|Perceived Masculine and Feminine Attributes Examined as a Function of Individuals' Sex and Level in the Organizational Power Hierarchy: A Test of Four Theoretical Perspectives
|| Ellen A. Fagenson
||Predictions derived from four theoretical formulations, the gender-centered, organization structure, gender-organization, and gender-organization-system perspectives, were tested. Men and women in upper and lower level jobs in a large corporation completed the Masculine and Feminine scales of the Personal Attributes Questionnaire. In support of the organization structure perspective, perceptions of masculine attributes were found to be related to individuals' level in the organizational power hierarchy: upper level men and women reported possessing more masculine characteristics than did individuals at the lower levels. In support of the gender-centered perspective, perceptions of feminine attributes were found to be related to individuals' gender: Women reported being more feminine than men. The gender-organization and gender-organization-system perspectives were not supported. Explanations for these results as well as the implications of these findings are discussed.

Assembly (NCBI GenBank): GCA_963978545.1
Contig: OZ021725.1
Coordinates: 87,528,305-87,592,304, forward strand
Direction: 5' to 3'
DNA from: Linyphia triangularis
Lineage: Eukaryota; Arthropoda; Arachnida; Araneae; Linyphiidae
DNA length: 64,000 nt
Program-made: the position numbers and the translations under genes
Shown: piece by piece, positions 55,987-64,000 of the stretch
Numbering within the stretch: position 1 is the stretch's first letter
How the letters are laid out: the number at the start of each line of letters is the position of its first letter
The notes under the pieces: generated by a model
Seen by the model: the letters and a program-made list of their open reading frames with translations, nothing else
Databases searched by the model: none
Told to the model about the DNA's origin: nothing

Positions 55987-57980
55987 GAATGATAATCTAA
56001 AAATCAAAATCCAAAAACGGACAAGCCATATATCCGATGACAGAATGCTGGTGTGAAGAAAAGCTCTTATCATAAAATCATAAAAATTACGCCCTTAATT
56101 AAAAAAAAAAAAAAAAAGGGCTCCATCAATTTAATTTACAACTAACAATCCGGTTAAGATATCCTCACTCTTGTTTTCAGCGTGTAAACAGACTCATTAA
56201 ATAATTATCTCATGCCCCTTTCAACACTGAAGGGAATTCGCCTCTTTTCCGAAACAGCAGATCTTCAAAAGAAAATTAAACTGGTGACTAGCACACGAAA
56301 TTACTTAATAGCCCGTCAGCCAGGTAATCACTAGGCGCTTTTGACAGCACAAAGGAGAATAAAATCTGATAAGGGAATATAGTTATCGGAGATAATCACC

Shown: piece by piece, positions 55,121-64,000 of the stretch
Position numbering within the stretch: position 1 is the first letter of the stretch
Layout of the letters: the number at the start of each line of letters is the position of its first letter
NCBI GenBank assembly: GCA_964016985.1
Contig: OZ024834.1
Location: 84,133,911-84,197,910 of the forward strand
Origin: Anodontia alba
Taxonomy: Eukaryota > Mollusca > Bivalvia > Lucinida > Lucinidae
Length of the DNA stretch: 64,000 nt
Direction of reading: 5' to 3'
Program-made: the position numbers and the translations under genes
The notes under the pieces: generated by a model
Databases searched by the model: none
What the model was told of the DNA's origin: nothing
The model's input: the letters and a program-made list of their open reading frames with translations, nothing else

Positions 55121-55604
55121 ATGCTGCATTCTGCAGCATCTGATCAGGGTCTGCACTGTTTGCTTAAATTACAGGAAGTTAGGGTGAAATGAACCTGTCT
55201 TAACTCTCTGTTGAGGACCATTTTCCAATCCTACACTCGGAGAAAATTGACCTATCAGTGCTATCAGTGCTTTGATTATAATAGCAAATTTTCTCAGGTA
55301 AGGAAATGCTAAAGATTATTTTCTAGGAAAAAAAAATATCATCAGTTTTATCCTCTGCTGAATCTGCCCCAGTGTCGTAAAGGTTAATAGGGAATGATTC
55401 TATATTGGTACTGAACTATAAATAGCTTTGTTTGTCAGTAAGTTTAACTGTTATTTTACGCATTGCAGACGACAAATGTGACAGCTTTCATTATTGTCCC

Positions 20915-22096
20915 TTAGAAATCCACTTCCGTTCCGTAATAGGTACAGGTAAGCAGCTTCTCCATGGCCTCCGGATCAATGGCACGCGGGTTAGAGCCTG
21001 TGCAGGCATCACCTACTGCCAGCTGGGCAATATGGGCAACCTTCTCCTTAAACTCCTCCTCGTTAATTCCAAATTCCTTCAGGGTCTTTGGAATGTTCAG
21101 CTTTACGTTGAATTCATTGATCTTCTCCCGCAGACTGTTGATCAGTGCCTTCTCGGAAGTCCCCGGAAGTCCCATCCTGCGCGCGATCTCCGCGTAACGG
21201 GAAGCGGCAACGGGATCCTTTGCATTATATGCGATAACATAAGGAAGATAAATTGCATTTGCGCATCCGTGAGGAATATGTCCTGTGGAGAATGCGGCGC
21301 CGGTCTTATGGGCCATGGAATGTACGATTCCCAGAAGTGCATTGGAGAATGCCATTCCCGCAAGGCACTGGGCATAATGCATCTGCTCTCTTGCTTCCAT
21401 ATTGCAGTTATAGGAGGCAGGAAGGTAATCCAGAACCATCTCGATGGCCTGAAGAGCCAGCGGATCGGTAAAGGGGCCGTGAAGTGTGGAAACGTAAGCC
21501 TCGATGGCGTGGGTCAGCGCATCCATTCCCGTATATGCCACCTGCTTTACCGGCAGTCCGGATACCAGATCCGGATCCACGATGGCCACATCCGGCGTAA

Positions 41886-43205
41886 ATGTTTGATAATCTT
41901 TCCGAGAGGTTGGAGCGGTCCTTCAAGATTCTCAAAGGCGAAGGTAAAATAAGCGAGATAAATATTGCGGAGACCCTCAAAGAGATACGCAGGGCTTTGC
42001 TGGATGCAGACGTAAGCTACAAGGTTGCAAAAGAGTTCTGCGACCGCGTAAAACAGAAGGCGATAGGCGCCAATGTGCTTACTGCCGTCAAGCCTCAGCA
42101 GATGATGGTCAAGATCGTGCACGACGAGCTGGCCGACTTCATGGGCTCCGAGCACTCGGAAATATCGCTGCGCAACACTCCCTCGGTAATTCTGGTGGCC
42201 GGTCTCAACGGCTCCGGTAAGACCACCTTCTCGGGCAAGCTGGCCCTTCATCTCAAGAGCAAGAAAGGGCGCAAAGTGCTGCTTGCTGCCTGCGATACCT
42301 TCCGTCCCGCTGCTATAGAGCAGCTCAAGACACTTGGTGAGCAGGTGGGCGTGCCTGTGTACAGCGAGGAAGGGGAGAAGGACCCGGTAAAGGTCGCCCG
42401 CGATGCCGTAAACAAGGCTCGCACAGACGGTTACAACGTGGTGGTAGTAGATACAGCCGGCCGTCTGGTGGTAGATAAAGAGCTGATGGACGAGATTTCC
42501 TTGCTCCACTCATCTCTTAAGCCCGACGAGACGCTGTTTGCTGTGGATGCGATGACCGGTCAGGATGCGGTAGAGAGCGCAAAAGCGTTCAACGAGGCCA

||Journal of Applied Psychology, Vol. 75(2)
||femininity, human sex differences, management personnel, masculinity, occupational status, attribution, personnel, power